So, whenever you want to switch to a different directory or file, you will type the absolute pathname. Note that a forward slash (/), which starts a directory, begins with a forward slash and hides your username from it. To quickly switch to the previous directory in the tree, run ” cd ..” or if you want to switch back to your old working directory run ” cd -“.


4. How to view directory contents?

Just type ls in your terminal to list the contents of your directory. If you don’t run ls without any arguments, it will display the contents in the present working directory.



You can specify the name of any subdirectory with the ls command, or enter its full directory path.

If you watch closely, the output of the ls command is in color. These different colors represent different types of files, making it easy to visually identify them. Some of the basic colors that you should know are Blue (Directories), White (Text files), Red (Archives), Cyan (Links), Green (Executables), and Pink (Images).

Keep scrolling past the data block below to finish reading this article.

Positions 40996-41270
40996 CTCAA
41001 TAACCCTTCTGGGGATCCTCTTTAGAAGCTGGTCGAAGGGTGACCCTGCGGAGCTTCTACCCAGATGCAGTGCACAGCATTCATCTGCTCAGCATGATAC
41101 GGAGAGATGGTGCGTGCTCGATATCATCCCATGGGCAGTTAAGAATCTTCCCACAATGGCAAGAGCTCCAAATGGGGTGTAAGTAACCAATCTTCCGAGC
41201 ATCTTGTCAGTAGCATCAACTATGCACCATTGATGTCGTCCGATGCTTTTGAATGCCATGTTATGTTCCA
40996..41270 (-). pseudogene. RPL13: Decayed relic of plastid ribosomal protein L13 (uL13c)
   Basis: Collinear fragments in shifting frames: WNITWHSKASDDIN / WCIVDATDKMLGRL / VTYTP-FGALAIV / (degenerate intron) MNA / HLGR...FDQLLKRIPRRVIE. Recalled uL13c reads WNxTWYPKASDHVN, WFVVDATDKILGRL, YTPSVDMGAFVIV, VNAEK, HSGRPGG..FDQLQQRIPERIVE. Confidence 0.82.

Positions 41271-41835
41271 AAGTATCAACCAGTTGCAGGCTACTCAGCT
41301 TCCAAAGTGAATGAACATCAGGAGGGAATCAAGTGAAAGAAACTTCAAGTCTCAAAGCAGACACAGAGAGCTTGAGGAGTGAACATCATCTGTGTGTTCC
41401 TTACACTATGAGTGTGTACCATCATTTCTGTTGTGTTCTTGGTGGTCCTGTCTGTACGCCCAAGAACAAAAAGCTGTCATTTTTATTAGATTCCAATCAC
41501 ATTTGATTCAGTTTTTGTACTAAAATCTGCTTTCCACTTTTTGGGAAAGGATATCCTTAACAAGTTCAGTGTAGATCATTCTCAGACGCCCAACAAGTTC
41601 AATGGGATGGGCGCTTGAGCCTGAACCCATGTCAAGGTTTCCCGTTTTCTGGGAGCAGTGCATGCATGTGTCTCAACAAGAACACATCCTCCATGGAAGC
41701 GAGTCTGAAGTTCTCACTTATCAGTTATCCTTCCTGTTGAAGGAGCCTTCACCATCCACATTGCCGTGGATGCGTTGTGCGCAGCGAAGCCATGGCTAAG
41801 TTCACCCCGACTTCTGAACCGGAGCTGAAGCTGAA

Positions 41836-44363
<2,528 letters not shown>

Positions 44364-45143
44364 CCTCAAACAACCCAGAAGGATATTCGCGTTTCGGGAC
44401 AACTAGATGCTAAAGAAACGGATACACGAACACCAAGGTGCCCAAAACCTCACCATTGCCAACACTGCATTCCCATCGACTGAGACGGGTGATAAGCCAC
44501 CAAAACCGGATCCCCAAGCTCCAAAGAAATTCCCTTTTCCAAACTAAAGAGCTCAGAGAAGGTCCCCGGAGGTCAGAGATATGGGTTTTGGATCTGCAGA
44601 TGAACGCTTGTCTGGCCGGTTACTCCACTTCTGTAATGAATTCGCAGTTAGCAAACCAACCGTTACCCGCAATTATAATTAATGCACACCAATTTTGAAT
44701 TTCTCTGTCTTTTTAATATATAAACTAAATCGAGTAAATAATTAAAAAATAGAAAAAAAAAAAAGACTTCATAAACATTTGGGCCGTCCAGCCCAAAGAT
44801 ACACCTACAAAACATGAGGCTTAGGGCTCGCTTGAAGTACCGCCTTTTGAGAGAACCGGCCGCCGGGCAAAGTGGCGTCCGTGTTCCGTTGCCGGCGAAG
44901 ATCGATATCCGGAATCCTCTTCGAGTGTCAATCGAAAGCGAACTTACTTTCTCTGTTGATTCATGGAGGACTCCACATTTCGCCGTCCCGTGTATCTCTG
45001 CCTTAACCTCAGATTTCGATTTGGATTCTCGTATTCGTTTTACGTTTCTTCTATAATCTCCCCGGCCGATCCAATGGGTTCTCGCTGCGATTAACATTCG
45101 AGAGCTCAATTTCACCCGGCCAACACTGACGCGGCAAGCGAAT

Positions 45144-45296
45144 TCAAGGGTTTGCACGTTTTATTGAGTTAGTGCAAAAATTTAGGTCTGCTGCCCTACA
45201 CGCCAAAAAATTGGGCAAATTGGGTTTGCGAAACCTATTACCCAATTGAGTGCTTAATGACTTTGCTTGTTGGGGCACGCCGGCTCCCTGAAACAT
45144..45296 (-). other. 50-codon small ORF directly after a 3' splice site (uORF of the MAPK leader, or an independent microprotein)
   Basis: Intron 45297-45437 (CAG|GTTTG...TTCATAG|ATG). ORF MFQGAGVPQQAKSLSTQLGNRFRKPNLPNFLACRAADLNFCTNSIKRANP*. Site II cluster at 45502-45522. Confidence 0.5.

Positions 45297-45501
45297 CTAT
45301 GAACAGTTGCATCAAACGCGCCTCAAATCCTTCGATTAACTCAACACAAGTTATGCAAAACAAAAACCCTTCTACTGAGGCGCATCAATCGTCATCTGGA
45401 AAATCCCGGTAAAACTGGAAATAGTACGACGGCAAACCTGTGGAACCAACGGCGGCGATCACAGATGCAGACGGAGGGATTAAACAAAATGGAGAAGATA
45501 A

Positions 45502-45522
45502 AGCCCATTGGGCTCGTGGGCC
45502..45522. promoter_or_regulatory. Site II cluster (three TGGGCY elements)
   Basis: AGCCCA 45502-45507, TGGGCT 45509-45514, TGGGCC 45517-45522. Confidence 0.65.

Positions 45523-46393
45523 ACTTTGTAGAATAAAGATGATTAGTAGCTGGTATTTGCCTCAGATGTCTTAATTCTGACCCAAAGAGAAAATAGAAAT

5. How to view the contents of a file?

Use the cat command with the filename as an argument to view its contents. However, there is a limitation. It can take too much time for the command line shell screen to handle large files.

cat agg.c
cat [filename] | less

You can use the less command with the cat command to view text files one screen at a time. The pipe symbol ( / ) tells the cat command to send its output straight to the less command. Since your cursor is already in text mode, you will be able to navigate the file’s content using the arrow keys of your keyboard. You can also quit using ctrl+d or typing q